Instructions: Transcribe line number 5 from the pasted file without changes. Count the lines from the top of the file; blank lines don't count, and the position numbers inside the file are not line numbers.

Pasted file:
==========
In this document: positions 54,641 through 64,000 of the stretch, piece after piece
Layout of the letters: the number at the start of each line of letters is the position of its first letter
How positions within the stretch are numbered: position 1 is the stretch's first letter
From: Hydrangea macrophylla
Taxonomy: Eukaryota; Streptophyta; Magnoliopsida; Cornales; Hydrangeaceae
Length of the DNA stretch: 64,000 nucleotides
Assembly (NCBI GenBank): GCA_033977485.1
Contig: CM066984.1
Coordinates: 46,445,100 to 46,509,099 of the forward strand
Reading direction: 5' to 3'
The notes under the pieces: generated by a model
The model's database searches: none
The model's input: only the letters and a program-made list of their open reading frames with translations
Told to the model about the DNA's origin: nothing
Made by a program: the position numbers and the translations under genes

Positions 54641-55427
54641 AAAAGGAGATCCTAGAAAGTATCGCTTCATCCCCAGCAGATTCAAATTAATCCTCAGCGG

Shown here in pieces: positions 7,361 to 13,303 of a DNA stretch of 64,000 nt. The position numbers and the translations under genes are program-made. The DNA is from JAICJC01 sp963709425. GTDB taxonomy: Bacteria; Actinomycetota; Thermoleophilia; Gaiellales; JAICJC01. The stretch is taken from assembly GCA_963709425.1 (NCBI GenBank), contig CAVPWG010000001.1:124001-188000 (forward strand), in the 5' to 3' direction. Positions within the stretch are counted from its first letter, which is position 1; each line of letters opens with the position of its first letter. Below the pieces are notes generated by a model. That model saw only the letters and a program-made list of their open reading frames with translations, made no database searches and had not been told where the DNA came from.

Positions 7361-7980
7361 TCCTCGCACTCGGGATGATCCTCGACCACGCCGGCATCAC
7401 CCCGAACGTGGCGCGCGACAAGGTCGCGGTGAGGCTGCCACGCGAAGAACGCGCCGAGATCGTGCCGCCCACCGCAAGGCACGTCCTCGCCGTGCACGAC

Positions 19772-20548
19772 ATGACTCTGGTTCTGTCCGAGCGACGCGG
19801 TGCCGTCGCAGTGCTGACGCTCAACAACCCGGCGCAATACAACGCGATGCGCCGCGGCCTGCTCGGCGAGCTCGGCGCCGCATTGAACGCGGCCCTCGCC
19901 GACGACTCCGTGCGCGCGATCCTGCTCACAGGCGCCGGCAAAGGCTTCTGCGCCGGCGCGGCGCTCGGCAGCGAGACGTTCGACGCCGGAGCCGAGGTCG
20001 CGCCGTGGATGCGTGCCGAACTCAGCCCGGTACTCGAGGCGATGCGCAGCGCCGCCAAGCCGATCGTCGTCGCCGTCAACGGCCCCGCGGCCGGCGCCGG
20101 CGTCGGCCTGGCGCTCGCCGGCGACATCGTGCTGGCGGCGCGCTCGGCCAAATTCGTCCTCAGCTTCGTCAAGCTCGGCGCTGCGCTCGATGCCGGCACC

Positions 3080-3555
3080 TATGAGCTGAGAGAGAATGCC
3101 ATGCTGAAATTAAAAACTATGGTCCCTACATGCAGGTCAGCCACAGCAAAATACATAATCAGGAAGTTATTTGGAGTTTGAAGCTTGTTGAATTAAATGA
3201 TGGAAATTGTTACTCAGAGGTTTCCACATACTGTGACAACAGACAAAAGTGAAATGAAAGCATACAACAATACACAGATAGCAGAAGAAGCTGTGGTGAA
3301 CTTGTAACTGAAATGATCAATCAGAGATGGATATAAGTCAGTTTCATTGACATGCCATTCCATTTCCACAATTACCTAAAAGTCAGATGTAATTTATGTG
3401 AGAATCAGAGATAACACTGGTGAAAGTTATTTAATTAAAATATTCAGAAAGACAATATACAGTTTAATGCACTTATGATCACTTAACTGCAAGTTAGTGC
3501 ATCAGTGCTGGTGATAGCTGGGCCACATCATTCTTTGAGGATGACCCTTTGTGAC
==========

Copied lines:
Taxonomy: Eukaryota; Streptophyta; Magnoliopsida; Cornales; Hydrangeaceae